Hypertension During Pregnancy Tied to Later Cognitive Decline

Pregnant women with blood pressure readings above 140/90 had deficits on tests of mental agility 15 years later.

Women who develop gestational hypertension — high blood pressure during pregnancy — may have reduced cognitive abilities later in life, a recent report suggests.

The study, in Neurology, included 115 women with a history of gestational hypertension between 2002 and 2006. They measured their mental agility an average of 15 years later using well-validated tests of verbal fluency, processing speed, memory and visuospatial skills. Then they compared their results with those of 481 women whose blood pressure remained normal during their pregnancies.

After controlling for ethnicity, educational level, pre-pregnancy B.M.I. and other factors, they found that women who were hypertensive during pregnancy had significantly lower scores on tests of working memory and verbal learning than those whose blood pressure was normal.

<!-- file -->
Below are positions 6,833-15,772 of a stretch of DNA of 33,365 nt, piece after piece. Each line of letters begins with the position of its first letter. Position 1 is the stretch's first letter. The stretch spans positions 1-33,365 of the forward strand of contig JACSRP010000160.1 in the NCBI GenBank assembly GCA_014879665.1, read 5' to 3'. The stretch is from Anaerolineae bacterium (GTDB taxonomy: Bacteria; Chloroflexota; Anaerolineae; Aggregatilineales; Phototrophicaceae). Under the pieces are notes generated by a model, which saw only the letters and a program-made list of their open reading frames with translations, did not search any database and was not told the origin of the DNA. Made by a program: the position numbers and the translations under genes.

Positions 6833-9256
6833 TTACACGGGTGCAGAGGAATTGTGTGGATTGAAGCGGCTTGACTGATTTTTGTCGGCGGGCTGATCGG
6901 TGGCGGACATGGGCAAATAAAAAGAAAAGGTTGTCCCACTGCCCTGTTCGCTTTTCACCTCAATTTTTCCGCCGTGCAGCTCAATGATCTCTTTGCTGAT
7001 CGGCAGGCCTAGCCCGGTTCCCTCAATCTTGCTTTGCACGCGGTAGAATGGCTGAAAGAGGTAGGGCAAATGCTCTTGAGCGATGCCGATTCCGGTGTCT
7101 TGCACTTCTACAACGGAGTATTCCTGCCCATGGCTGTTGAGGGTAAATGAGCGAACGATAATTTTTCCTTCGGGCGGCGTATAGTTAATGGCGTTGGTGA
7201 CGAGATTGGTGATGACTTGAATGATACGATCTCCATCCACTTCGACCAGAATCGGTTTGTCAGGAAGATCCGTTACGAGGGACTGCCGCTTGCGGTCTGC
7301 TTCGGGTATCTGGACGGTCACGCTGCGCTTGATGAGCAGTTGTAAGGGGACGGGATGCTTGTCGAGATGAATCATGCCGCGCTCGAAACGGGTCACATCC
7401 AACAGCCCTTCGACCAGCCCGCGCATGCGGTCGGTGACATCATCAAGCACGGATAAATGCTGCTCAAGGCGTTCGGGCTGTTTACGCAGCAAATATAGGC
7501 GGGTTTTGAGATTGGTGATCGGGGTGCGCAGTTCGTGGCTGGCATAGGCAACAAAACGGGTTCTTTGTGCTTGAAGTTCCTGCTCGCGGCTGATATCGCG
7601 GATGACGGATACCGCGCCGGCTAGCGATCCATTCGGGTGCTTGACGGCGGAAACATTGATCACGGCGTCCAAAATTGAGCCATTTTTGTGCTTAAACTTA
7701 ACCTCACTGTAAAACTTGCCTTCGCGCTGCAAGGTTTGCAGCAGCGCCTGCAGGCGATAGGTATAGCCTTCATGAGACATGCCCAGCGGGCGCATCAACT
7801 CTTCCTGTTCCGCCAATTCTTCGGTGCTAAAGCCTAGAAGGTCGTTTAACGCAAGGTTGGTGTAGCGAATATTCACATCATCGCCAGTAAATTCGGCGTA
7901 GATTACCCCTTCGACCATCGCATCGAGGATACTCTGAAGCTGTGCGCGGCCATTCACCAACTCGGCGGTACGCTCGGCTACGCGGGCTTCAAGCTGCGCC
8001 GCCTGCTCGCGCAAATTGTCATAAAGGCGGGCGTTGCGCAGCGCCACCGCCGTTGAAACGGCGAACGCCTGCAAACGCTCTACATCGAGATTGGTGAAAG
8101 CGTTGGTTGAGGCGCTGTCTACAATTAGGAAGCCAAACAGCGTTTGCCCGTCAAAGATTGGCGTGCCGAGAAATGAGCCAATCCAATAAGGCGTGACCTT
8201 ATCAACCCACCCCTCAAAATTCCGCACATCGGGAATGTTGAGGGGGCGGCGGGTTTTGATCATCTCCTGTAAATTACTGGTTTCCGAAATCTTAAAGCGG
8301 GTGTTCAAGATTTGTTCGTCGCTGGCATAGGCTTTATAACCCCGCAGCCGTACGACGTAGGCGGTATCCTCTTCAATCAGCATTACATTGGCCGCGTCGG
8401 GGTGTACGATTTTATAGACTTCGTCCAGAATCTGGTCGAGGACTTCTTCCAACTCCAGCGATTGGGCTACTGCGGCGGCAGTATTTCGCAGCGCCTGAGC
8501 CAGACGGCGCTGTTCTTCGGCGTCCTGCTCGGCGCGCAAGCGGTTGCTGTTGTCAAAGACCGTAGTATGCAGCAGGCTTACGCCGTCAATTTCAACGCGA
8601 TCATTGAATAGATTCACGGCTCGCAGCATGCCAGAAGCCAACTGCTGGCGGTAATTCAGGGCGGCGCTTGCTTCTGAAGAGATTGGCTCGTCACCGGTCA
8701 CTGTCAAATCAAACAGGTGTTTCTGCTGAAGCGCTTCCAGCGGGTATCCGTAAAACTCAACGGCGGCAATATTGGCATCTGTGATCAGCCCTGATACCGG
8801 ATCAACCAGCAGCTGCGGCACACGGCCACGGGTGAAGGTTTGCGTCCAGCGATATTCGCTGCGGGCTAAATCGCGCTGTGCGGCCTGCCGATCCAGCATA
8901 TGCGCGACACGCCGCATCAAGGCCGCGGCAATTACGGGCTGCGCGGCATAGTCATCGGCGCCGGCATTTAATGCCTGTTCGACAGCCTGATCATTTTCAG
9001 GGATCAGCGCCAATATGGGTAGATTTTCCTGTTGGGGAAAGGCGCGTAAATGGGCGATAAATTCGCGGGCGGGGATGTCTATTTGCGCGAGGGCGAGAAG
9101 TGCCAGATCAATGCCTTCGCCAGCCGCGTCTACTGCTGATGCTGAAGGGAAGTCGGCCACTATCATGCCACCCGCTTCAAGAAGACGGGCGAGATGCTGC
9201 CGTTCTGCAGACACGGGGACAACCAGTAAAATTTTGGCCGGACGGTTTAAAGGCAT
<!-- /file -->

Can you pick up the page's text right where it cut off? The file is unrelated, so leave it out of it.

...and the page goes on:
The lead author, Dr. Maria C. Adank, a researcher at Erasmus University in Rotterdam, pointed out that the effect was driven mainly by the 70 percent of women in the study who had only mild hypertension — readings above 140/90 — and not by the 30 percent who had pre-eclampsia, the extremely high blood pressure that, untreated, can lead to organ damage and death in both mothers and babies.

“These are women with only mild hypertension. They’re healthy. But even at age 45 they have impaired cognition,” she said. “They and their clinicians should be aware of the risk, and they should be followed up. We think that hypertension is going to persist beyond pregnancy, and it should be treated.”

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